A compressor can be a good thing on vocals, but you have to be cautious. If your drummer is really that loud, there is a good chance that the drums will trigger your compression in between vocal passages and even briefly inbetween words which can result in a pumping of both the drums and your vocals. I have had plenty of singers whose vocal mics picked up as much and occasonally even more of other instruments then their own vocals. Those shows can be a real pain to mix, but its a fcat of life so oh well:)
December 10, 2003 @05:51am
Hynek

Originally posted by AVDork3000
... and unlike a 57, its not intended for instrument use to, so you wont pick up the drums with it

I like your humor :)
December 11, 2003 @04:41am
xstatic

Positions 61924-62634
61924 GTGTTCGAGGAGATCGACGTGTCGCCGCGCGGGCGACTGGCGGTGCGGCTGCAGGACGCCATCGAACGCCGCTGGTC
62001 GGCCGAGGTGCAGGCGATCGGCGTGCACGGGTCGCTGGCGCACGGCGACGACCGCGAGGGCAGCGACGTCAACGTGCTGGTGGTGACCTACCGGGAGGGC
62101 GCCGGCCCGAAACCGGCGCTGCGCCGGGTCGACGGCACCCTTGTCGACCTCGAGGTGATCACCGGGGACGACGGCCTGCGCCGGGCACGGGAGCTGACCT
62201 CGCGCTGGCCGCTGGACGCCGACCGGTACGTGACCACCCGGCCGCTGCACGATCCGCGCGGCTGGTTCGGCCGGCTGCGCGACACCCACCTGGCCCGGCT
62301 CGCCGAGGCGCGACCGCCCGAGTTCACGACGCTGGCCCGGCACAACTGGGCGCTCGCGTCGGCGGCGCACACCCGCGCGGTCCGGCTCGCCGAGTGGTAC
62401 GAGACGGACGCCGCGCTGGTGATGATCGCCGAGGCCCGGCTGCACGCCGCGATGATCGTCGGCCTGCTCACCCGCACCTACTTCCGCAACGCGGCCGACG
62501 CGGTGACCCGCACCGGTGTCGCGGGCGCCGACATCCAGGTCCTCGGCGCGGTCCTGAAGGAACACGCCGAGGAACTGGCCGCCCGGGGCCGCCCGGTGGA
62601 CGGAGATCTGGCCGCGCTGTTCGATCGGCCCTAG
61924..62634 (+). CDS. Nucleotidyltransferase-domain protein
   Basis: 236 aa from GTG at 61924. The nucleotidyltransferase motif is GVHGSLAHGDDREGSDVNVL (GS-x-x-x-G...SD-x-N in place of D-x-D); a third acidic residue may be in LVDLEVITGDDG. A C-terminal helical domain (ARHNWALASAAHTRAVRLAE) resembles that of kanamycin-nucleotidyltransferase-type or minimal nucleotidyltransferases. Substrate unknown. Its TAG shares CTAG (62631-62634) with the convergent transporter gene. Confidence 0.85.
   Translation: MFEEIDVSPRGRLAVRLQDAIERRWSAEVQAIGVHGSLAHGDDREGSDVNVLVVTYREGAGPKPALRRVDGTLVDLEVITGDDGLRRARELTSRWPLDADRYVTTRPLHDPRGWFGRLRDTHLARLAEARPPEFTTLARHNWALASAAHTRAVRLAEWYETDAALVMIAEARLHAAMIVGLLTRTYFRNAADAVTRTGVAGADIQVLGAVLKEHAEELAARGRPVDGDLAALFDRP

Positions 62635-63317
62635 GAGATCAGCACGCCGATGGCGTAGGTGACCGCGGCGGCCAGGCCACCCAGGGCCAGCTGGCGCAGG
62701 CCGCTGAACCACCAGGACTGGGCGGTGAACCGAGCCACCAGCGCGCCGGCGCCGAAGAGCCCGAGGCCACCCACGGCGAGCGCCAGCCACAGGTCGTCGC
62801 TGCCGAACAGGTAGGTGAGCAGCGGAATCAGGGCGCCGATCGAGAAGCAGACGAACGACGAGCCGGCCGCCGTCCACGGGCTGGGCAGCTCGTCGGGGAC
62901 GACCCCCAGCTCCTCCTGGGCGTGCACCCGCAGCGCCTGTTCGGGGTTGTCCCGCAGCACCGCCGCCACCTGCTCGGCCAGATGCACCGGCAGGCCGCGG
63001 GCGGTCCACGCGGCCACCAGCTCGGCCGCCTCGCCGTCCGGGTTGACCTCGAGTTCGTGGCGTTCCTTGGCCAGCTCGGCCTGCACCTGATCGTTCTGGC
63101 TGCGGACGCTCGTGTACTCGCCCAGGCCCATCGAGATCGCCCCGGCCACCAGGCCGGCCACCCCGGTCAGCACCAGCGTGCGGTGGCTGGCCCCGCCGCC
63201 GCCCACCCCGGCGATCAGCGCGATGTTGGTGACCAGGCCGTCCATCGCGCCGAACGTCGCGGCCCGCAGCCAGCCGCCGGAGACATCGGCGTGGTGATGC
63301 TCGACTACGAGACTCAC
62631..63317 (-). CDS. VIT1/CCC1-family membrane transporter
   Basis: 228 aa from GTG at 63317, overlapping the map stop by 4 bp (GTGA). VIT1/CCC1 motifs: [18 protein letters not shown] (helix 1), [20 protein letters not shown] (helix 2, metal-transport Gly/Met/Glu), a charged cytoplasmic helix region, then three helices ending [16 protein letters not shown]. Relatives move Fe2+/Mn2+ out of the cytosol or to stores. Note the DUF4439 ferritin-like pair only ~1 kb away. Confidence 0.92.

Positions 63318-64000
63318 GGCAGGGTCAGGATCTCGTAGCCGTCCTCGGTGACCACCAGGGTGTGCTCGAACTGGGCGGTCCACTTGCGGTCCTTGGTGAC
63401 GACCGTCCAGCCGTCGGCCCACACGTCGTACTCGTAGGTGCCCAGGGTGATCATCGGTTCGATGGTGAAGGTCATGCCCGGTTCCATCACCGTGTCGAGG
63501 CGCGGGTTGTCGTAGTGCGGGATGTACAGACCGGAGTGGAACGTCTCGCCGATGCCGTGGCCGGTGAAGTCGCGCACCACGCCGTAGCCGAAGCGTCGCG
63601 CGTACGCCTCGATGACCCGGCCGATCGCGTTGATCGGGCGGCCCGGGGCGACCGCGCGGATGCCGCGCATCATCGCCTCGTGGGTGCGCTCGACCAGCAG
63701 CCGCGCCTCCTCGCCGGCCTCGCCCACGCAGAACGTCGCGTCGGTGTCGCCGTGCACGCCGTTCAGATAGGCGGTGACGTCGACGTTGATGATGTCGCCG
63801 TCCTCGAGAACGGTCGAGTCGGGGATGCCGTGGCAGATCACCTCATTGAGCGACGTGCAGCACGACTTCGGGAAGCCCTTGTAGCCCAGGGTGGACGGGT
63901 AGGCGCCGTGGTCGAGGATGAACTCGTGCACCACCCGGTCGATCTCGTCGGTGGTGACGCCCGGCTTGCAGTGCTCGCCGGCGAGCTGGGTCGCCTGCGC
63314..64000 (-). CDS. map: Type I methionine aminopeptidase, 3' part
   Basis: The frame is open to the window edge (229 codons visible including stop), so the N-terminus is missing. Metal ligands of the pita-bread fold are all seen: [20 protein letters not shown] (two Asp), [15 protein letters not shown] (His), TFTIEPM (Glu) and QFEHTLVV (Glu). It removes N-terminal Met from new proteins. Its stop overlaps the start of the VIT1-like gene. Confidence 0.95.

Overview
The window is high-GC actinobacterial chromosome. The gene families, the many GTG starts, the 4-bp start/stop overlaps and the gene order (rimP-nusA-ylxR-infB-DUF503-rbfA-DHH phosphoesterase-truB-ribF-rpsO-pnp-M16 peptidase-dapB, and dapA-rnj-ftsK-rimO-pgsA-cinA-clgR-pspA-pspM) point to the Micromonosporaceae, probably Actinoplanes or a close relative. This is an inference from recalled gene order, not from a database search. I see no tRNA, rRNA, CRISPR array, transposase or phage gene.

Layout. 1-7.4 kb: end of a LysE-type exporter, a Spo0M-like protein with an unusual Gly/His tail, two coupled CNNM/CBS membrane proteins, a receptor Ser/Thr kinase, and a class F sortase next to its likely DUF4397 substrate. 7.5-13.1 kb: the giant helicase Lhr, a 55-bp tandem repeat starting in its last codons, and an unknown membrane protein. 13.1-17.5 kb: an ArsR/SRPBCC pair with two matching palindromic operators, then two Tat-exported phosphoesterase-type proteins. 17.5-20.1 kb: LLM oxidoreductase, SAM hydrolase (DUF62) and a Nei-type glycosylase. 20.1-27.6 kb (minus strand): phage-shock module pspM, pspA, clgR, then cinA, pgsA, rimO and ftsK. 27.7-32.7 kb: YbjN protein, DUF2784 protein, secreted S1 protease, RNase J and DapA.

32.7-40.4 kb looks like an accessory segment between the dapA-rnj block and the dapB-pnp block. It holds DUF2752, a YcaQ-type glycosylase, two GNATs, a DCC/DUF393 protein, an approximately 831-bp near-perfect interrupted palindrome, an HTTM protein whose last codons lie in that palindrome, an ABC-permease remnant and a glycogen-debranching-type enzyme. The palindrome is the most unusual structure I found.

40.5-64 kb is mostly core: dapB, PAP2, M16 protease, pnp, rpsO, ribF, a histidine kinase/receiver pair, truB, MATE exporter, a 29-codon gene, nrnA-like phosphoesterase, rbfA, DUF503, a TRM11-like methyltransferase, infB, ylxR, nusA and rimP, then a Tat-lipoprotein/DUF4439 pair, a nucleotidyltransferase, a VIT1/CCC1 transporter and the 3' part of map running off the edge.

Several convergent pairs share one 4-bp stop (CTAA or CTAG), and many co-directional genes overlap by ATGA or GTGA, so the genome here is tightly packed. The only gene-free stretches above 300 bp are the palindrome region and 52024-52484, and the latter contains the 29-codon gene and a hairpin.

57's do just fine on vocals. In fact years ago they were the standard vocal mic, and some people do still prefer them. I personally don't mind them a bit, I just really hate the thought of a singer carrying one around because they aren't as resistant to drops, and the cage on 57's move so if a singer actually touches the mic with his mouth you can hear the mechanical noise in the capsule. Haven't said that I would definately prefer a 58. I even prefer sm58's to beta 58's. I refuse to use the Audix om series mics, don't really like the AKG or Audio Technica handhelds too much, and I find the sennheisers to be OK. I can use any mic to varying degrees of satisfaction, but I know standard 58's so well that it is always easier for me to use those. I actually like using the beta 57a's as well. However, the question was what the best best rock male vocal mic for live sound applications was. In my opinion, hands down, the Neumann kms105. You just have to be careful how you use it and who you use it on because it acts so much like a studio mic. So long as your system is tight enough to deal with that kind of quality, I find it to easily be the best vocal mic.